In the meeting you should discuss the following:
1) Why Social Media is Important – whenever possible, connect it to the location. For example, “80% of customers in [your area] use social media to ask their friends for advice about restaurants.” Depending on the business owner, they may or may not know this stuff already. Gloss over it quickly or skip it altogether when appropriate. Spend more time if needed. Your goal is to get the owner to agree that online presence and social media is important.
2) Social Media Presence – now that the owner agrees with you that social media is important, talk about the specific business’ social media presence and connect it to social media trends in your locale. For example, “60% of consumers in our city Google a business before going to it, and the first result they see is this Yelp profile of your business. The second review is this two-star, bad review and, as is natural, customers gravitate to reading and remembering reviews.”
Tip: If you don’t have local data and can’t find it online, run a survey yourself to gather the data. You can use free or cheap tools like Google Forms and Surveymonkey.com, and distribute it via social networks. Some social networks, like Facebook and Twitter, allow targeting a survey by area for a relatively small price.
3) Your Services – talk about what you can do for the business. You and your potential client need to be realistic about what social media can do for them. Remember your services are limited to social media content creation, monitoring and commenting. Over time your role may evolve further into additional paid services such as buying ads or creating agreements with deal sites, but at this juncture your service is focused on social media. Build that trust first and then, if you choose to, you can expand. The beauty of this approach is that it allows both you and the client to start slow, without spending too much money upfront, and without committing to any big expenditures in the future. It makes the decision to hire you much easier.
4) Your Duties – be very clear about what you are offering. How many networks you will manage for them? Will you cover their website too? How much content will you post? How much help will they need to give you in funneling followers to social media? We recommend not confusing them with too many options but instead offering three tracks:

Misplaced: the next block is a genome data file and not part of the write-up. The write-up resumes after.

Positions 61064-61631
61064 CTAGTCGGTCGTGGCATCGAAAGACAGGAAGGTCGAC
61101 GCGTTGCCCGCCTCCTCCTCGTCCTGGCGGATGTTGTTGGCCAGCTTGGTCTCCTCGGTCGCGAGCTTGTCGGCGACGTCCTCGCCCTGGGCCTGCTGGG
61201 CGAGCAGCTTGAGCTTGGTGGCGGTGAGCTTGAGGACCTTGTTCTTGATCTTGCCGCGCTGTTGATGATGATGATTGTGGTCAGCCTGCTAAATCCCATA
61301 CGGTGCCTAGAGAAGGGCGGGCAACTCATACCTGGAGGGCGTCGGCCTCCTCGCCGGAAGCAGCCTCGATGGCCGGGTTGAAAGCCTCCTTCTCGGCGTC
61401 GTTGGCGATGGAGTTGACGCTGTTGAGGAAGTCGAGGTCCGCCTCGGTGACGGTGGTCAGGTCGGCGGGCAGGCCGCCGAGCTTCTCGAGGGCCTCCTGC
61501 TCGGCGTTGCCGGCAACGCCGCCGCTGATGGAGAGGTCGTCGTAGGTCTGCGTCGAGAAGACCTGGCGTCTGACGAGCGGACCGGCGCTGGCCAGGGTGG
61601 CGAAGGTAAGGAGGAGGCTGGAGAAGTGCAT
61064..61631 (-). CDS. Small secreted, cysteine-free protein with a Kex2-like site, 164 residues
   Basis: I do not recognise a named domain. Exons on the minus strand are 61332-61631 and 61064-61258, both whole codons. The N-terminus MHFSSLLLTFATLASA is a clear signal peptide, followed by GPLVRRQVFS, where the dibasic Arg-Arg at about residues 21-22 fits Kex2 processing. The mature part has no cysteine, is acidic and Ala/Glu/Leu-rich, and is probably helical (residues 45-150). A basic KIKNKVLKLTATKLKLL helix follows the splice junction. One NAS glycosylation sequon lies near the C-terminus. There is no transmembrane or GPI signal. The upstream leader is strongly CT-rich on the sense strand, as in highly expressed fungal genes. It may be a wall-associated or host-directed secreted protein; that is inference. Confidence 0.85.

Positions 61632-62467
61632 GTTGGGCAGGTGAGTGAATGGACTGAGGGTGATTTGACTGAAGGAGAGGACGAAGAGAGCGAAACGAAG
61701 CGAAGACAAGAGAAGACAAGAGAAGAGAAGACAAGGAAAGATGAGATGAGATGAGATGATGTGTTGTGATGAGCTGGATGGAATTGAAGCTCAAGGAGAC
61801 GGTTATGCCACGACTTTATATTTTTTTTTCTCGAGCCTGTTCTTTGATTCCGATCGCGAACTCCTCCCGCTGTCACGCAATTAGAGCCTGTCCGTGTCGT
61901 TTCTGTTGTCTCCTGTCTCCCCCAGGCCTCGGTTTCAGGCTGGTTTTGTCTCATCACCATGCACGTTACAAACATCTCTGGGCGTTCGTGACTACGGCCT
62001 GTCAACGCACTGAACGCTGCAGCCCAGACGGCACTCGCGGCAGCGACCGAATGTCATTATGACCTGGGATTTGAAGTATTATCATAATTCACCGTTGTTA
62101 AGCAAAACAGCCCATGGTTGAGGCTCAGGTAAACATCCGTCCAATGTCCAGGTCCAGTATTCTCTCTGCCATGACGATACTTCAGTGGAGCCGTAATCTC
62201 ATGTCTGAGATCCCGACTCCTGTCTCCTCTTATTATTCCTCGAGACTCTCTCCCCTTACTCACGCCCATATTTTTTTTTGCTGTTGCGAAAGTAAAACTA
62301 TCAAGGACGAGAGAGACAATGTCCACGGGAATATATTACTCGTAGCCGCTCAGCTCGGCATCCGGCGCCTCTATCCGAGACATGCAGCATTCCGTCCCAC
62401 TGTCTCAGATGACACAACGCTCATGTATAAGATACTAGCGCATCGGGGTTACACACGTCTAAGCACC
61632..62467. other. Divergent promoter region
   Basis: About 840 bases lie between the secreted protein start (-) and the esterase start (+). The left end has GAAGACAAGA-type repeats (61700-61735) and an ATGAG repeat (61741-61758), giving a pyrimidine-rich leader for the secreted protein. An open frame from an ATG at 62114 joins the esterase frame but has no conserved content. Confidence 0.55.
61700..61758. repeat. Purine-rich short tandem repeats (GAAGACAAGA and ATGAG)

Track 1: Monitor the three main social networks relevant to your business; make at least 10 posts per week, per network; and track and respond to negative comments. If it’s a restaurant, suggest Yelp, FourSquare and Facebook. If it’s a dentist, offer Yelp, ZocDoc and Healthgrades. Or, let the business choose the three networks. It’s case specific, but what’s important is that the framework stays the same.
Track 2: Monitor seven social networks; make at least 20 posts per week, per network; and track and respond to negative reviews and comments.
Track 3: Build your own package. Let the owner ask for the networks they’re interested in and the amount of content they want posted. For some businesses, posting a lot of content might not make sense, or having a Facebook profile will be useless (e.g. dentists). For others, getting the word out about a special offer just in time, can make a huge difference.
5) Metrics for Success – these metrics need to show that you are achieving the goals of the social media manager: getting more customers to notice the business online, getting existing customers to see it in a positive light, and preventing online reputation negativity from spiraling into disaster.
Potential metrics include:
- Aggregate number of followers on social media
- Aggregate number of engagements on social media
- Number of negative posts prevented
- Ratings: note the Yelp, TripAdvisor, Facebook and other ratings of the business every week and track them over time.
Set a time-frame to measure these metrics (once a month, once a quarter) and create a spreadsheet to track them. Make it clear that building an audience takes some time (at least 3-4 months), so in the beginning the metrics might be unimpressive.
Most importantly: Don’t over-promise. Be realistic about your abilities and the business’s appeal.
6) Owner Participation – be very clear with the owner on what they need to do. For example, they need to help you understand the typical customer profiles, tell you more about the business offerings, cooperate with an offline feedback program, etc. There are also business-specific responsibilities, such as a restaurant owner who needs to supply you with the weekly/daily specials to post. Be clear in your pitch that while you’ll save the owner a lot of time and money in the long run, they still need to work with you on a weekly or monthly basis (or designate someone in their organization to do so). We will address this topic further in our post about on-boarding a client.
7) Pricing – we will discuss this in the next post so come back soon to check it out.
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Photo by: Alejandro Escamilla